Beautiful Losses

Wednesday Round 2

I went over this game with Brian Wall after the game, and he was nice enough to flatter me and say it was the craziest game he’d ever seen.  I was feeling woozy before the game, and not in good physical shape, so that I was trying to avoid exactly the type of game that this one became.  We went over it until Brian Wall had the win for White down to a science.  I didn’t see that I was dropping my queen until after I took his rook, but I felt strangely that I might be winning since he was creating a tactic from an inferior position.  Anywhere between move 22 and 25 (for four moves) you could insert e5xf6 and White is surely winning, ++-

Well, when I am not feeling well I compensate by taking gobs of time, basically knowing that I can blunder anything back in time-pressure, which is exactly what happened.  I debated between retreating my knight and bishop, not even paying attention that the knight was hanging.  I hung it at 2:25 remaining on my clock, so you know I was in bad shape.  I could still analyze well, given all the time, but in time-pressure blitz I was hopeless.

 

Wednesday Round 3

Richard offered me a draw on move 40, but I played my next move with 52 seconds left because, as I said to him, I didn’t feel like I had gotten enough chess in yet (and the position wasn’t completely played out yet, so I kept going).

Richard is this lower rated player who can play a surprisingly nice endgame, and he’s surely at least Class A at the endgame.  I tested him once again and had that “Kasparov moment” where I just about bolted back in my chair when he played 53.g5, which I somehow never expected, but within a couple seconds realized that I was just losing.  Great endgame lesson on how to win with knight vs. bishop.  Richard is a knight-endgame magician.

Incidentally, I had tried to purge both of these games from memory by not posting them, and left the one scoresheet at Alex’s nearly 3 weeks ago, but was able to recreate the game from memory just now rather quickly.  Kind of amazing how you remember the mistakes.

Oddly enough, I didn’t offer or take any draws in these games, as if finally living up to the Bent Larsen tagline admonishment to never take a draw until you reach Master level.

 

Beautiful Dreamer

 

 

 

 

 

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4 thoughts on “Beautiful Losses

  1. Round two game – I don’t like his Be4.
    Funny that 17. Rc8 is a mistake though winning the queen, crazy.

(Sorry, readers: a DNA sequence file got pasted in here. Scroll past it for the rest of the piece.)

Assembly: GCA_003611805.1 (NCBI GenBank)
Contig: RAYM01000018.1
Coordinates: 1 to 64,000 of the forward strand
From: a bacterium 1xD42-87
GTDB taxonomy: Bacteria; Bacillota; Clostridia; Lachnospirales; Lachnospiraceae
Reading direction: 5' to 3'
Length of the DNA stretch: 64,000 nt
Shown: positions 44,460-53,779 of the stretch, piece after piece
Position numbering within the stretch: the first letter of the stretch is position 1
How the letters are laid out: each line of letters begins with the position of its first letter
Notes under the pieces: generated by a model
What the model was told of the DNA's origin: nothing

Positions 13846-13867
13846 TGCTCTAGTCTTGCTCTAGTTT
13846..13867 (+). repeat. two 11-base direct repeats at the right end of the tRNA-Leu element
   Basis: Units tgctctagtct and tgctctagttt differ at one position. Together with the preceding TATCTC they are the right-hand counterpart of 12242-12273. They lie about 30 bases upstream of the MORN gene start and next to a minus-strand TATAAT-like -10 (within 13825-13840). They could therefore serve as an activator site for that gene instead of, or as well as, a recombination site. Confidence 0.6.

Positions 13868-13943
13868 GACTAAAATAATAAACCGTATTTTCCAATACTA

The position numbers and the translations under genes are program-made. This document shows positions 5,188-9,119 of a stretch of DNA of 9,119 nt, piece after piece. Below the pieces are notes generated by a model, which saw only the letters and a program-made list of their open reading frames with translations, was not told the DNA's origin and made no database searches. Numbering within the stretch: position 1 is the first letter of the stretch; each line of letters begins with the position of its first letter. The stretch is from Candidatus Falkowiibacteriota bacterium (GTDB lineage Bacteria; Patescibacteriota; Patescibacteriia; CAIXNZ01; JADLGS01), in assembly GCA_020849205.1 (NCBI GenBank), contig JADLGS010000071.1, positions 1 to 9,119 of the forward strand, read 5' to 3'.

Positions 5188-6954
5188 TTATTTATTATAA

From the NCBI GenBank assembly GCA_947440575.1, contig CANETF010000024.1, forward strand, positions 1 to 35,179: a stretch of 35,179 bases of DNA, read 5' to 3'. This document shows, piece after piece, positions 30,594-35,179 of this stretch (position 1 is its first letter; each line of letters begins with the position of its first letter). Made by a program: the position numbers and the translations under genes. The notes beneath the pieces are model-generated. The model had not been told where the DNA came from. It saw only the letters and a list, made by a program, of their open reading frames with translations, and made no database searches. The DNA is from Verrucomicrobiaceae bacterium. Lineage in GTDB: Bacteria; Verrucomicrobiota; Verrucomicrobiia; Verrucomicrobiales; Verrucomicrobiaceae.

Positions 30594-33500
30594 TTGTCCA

You didn’t have to play exf6, 26. Bxe7 was giving you a +3 advantage.
    Taking the knight or the bishop after that makes it even worse for him.
    26. Rxe7 makes it equal. 29.Ne2 instead of losing Be3 kept it equal, too bad.
    Yes, very entertaining game.

    Round three game – it was an absolute draw and you had to accept that offer.
    Bent Larsen could say whatever he wanted, you do not have any chance to win here with this bad bishop and it is easy to play for him, no magic is necessary.
    His g5 is not winning, but your 54… Kg6 is losing, while Ke7 was keeping it equal.
    It is difficult to see, especially not having enough time to think.

    Your time management is killing you again, what can I say.

    I posted my Monday’s game.

  2. RollingPawns, thanks!

    Yeah, Daniel told me after the game Bxe7, thanks for saying on which move.

    You are right, I should have accepted the draw and was counting on him making a blunder, maybe trading pawns and then letting my king in. I told Brian Wall immediately after the game that “I stepped (put my king) on a mined square”, but even after the game didn’t know where the draw was until you just told me right now. Yes, I was walking into even more complicated positions if he does not blunder.

    After the game Paul C, Mark and Richard were even trying to show a win with just the two pawns vs two pawns, and in one variation of theirs they even kicked out my king and won from that position! Alex told me the same thing, that I should have traded minors even earlier and played for the draw then. I saw his knight and pawn moves, and part of me realizes that there is almost no such thing as an endgame because he had initiave the whole time, since I marched my king to h8 instead of f8 like Alex said I should have done. So he was able to fix my pawns on the wrong squares unless I trade. Probably should have traded all but one pawn or even all pawns on the queenside.

    It’s not even necessarily about time-management that endgame Round 3 game, it’s just as much that I was walking into an endgame that would have required a second time-control just to hold, and to figure out all of the tricky king moves, yes. Both games I basically lost on the clock, and even Richard thought I essentially lost on time (clock-pressure), although I actually resigned with 1 second left on my clock!

    Yeah, Bent Larsen didn’t have to play rated OTB games at G/90 d/5, did he? Sure, at his time-control I should probably take his advice seriously. Actually, I have a lot more regrets about my clock managment in both games than my decision to play on, which turned out to be a good learning experience for me.

  3. Ok, you know every time I had situation like yours, being upset after losing I told myself: “It is good that I do not make my living by playing chess”. 🙂

  4. I actually think the opposite now, that I could make more money by playing chess, and that it’s because of what my job does to me that I am too worn out and out of shape, and depressed to play chess. If I didn’t have a job and played in tournaments, that given a two-day tournament vs two days of work, I would make more at the chess, minus travel expenses.

    I get less upset over losing than some others. The ones that don’t care as much also get to play more, generally.

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